The Massachusetts Central/Central Massachusetts Railroad is often cited as a railroad that should never have been built.
It was largely a redundant road from the start, located as it was between two dominant east-west roads: the Boston & Albany
to the south and Boston & Maine's Fitchburg Division across the northern part of the state. Although there were times when
freight and passenger traffic were strong, the road served a very sparsely populated area and it ultimately failed to
meet expectations. All service from Oakdale through Holden to Rutland was discontinued June 1, 1938. This turned out to
be a prescient decision as the line was seriously compromised later that year by the Hurricane of 1938. On November 7, 1939,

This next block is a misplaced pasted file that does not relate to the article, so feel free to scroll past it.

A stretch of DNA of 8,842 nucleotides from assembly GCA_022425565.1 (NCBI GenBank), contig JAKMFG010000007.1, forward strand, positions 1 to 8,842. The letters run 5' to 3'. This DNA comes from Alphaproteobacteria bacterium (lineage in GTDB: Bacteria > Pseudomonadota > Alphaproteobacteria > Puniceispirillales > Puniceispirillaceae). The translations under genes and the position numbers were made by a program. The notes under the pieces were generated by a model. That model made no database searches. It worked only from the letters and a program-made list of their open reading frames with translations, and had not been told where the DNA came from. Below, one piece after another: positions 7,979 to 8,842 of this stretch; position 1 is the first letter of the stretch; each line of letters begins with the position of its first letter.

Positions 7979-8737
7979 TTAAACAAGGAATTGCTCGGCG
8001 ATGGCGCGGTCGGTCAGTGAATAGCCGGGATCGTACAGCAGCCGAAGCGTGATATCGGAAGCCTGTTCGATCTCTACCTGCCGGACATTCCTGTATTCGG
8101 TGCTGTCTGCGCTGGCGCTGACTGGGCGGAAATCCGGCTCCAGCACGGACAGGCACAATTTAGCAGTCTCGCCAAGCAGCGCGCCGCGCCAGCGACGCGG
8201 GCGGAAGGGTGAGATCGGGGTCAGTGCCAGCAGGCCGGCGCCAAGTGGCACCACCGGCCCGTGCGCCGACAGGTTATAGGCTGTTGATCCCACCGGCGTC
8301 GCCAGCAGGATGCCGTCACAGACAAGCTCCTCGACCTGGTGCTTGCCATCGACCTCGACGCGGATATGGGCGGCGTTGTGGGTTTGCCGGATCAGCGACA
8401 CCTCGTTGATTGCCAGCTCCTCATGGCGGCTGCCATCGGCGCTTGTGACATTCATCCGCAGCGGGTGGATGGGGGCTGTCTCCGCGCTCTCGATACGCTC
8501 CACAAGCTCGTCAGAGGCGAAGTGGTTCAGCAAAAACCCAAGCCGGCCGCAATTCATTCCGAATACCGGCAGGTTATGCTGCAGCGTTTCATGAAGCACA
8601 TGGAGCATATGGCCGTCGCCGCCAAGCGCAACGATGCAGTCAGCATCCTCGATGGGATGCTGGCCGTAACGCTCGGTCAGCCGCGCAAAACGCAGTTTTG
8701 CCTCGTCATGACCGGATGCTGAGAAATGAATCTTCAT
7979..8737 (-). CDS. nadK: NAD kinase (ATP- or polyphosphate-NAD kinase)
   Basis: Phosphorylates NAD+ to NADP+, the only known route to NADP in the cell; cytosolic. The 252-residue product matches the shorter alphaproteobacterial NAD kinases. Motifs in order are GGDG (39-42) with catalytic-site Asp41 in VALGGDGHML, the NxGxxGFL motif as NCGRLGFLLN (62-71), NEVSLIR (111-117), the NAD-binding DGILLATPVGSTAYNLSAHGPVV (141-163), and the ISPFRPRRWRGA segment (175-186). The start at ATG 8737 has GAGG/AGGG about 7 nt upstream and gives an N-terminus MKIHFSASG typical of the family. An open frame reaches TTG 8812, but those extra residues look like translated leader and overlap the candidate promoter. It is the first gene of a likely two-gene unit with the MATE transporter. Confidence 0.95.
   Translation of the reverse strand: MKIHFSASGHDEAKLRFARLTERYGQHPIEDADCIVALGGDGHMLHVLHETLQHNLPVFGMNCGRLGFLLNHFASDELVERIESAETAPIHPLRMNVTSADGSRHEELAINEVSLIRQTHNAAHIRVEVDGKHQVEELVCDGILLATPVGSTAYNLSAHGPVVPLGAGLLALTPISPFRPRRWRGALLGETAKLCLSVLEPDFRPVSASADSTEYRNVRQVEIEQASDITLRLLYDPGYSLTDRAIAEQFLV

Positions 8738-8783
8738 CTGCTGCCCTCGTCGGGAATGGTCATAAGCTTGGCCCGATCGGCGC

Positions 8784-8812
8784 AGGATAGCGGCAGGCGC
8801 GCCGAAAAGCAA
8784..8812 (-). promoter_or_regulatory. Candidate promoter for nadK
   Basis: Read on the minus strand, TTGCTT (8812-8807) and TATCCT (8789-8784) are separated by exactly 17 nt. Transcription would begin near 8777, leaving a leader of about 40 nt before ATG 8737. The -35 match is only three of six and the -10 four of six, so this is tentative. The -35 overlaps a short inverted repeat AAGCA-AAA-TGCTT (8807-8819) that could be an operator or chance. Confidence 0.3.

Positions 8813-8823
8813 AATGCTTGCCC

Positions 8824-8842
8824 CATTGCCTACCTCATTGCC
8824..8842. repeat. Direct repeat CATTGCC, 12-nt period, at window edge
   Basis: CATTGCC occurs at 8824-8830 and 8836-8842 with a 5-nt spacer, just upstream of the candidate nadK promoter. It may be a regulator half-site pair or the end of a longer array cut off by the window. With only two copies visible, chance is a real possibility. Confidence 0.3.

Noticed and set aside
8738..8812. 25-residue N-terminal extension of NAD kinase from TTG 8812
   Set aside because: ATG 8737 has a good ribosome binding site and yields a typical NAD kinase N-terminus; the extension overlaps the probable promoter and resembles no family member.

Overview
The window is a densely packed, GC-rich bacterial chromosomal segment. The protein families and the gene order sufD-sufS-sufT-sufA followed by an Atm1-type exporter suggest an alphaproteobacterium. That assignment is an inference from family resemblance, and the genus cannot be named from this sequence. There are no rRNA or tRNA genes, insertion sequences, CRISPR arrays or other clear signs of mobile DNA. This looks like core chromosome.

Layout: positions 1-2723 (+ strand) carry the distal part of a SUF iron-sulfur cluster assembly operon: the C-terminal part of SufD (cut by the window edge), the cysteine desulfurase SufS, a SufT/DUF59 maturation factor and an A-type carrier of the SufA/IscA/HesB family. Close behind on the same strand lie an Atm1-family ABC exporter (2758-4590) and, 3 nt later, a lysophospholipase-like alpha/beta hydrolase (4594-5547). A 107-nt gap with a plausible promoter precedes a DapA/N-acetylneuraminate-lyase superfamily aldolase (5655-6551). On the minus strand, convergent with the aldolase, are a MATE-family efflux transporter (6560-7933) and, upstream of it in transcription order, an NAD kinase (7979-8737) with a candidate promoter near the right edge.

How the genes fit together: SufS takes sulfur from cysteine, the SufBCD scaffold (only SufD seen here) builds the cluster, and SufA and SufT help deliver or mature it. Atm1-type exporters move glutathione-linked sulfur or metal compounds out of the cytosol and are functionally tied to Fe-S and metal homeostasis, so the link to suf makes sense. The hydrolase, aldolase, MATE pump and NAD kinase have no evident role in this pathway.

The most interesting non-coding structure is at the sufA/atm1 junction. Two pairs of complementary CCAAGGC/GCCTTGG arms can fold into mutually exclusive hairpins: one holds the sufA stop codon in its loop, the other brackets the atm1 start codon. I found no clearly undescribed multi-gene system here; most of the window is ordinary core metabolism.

track was formally abandoned between Oakdale and Barre Junction, thus breaking the Central Massachusetts into western
and eastern parts.
Listen carefully and you will sometimes hear especially in the night train whistles (2 long, 1 short, and a long) at
Industrial Drive, Bailey Road, Pleasant Street, Sunnyside Avenue, Quinapoxet Street and Princeton Street. On still nights,
one can sometimes hear the whistles for crossings further out the line into Princeton for Brooks Station Road,
Ball Hill Road, and Hubbardston Road. Today, while the remaining railroad line through Holden is part of a viable, modern
railroad, the locomotive whistles offer an unmistakable sense of historical continuity.
Bradford G. Blodget
December 1, 2005